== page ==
Posted by: Shayna Garlick
Oracle applications, Oracle database administration, Oracle development
Salesforce.com chairman and CEO Marc Benioff spent 13 years at Oracle Corp., before leaving the corporation and founding the CRM powerhouse Salesforce.com in 1999. Since then, Salesforce.com has enjoyed much success, including a reported 85% annualized sales growth over the last five years.
So why would Benioff want to return to the company that helped launch his career?
According to Tom Foremski (the same blogger who started the Salesforce.com acquisition rumor), it makes perfect sense for Benioff to do so, and succeed the “very close to retirement” Oracle CEO Larry Ellison when the time comes.
Foremski says that Salesforce.com could grow faster by acquiring Oracle, and that Benioff has the same hard-hitting attitude as Ellison. And, since Ellison is 63, shouldn’t he announce a successor soon?
But there’s one thing we have to remember — this is Larry Ellison we’re talking about.
Take a look at an August 2006 article from Forbes, “The extraordinary life of Oracle CEO Larry Ellison.” Even Ellison’s top two aides admit they could never succeed him, if anyone will ever succeed him at all. ( Safra Catz says: “I don’t want the job,” ; Charles Phillips says: “Larry will be here forever. We don’t discuss succession. That’s not my job.”).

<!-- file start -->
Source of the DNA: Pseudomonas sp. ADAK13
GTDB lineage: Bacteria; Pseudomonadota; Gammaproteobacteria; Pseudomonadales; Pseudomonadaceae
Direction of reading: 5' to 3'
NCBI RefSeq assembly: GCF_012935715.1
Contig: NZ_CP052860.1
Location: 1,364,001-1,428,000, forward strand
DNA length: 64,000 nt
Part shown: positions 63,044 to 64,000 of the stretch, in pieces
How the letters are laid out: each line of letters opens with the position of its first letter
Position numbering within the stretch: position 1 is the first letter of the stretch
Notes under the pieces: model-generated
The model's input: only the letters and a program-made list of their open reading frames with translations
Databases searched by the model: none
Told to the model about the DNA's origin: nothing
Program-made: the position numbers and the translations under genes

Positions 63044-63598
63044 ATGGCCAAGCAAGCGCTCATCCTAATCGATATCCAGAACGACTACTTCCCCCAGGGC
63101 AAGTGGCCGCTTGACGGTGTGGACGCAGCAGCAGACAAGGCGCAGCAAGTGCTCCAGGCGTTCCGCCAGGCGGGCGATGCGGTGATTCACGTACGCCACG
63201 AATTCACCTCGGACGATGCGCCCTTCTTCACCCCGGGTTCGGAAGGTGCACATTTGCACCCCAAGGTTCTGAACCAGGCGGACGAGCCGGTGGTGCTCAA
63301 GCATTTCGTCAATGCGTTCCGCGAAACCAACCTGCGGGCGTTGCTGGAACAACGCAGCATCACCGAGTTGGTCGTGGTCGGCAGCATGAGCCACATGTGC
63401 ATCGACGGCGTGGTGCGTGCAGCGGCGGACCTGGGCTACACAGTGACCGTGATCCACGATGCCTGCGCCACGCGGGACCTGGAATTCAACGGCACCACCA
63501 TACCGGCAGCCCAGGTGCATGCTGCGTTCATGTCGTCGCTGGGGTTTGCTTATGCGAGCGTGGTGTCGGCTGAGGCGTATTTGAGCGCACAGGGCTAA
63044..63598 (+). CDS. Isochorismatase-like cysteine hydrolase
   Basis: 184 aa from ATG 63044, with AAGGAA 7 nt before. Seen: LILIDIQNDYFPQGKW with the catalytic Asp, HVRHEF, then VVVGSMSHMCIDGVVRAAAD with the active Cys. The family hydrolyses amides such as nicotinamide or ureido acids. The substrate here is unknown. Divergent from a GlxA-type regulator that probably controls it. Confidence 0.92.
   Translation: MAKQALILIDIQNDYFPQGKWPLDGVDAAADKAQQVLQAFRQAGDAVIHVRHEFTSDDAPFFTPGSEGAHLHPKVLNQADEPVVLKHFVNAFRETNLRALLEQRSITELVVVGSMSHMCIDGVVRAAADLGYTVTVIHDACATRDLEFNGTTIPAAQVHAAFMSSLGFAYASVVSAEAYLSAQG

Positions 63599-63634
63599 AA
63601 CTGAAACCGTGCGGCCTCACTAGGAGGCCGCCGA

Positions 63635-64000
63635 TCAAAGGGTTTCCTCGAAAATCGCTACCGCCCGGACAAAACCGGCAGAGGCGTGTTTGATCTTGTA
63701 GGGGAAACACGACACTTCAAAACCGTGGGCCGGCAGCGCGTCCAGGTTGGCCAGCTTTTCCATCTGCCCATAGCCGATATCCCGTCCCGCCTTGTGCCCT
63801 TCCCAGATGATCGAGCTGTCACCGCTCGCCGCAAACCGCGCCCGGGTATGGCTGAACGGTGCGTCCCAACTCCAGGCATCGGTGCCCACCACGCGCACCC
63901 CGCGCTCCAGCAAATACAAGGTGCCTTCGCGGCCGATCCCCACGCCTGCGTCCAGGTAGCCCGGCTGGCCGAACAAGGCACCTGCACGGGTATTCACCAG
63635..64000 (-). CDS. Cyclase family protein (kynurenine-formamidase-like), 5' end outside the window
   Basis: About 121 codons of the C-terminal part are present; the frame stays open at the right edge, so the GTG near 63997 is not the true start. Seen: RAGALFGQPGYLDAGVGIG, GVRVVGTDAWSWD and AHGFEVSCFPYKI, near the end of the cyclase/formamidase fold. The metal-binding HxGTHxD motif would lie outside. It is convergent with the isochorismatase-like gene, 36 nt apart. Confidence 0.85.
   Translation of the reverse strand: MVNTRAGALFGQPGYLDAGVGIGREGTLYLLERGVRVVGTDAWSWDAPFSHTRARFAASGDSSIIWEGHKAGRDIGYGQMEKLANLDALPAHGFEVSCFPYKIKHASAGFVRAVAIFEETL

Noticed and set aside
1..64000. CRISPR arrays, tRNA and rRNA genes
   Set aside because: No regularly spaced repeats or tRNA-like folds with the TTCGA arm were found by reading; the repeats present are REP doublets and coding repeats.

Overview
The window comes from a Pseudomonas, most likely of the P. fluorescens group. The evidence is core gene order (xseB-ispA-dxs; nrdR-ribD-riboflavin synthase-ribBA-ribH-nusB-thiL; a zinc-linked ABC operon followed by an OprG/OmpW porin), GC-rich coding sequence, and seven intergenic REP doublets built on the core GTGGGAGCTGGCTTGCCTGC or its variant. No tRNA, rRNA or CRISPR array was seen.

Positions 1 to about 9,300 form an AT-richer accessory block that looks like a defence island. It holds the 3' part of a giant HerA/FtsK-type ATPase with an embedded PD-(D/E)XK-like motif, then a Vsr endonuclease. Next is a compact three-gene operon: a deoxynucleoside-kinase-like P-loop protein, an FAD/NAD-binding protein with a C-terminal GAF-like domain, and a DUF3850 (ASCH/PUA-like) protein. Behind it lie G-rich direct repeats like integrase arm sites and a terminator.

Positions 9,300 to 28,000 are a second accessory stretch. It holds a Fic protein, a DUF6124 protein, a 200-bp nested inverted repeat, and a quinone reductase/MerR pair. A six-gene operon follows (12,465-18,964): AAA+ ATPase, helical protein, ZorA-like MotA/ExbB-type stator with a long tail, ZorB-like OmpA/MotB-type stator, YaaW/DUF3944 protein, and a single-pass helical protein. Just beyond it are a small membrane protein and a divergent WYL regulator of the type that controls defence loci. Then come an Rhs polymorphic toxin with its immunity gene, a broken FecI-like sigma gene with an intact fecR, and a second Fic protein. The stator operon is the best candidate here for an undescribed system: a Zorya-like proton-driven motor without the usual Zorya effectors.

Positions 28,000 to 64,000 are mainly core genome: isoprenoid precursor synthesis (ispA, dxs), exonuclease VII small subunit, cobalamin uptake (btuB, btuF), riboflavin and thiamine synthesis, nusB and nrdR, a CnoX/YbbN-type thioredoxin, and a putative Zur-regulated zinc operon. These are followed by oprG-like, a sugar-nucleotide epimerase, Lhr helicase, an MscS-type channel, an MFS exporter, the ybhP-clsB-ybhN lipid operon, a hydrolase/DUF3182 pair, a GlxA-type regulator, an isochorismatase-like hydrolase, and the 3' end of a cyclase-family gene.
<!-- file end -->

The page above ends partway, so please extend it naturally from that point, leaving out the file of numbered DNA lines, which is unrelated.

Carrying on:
Board Chairman Jeffrey Henley, whose job it actually is, agrees: “There is no successor to Larry, no heir apparent…We discuss the subject, but there is no perfect plan. Larry still wants total control.”
Continue reading, and you’ll see that one person does have a prediction — Benioff, who might even be hinting that he could one day be in the running for Larry’s unobtainable position.
‘”Larry’s personality mandates that he’s in charge, so he can’t have a successor,” says Benioff, who founded Salesforce.com with a $2 million investment from Ellison that today is a 4% personal stake worth $100 million. “But one day he’ll have a revelation, look outside for talent — and it will likely be a former Oracle executive.”‘
How long can Ellison and his staff actually avoid the subject of succession? It should be interesting to see.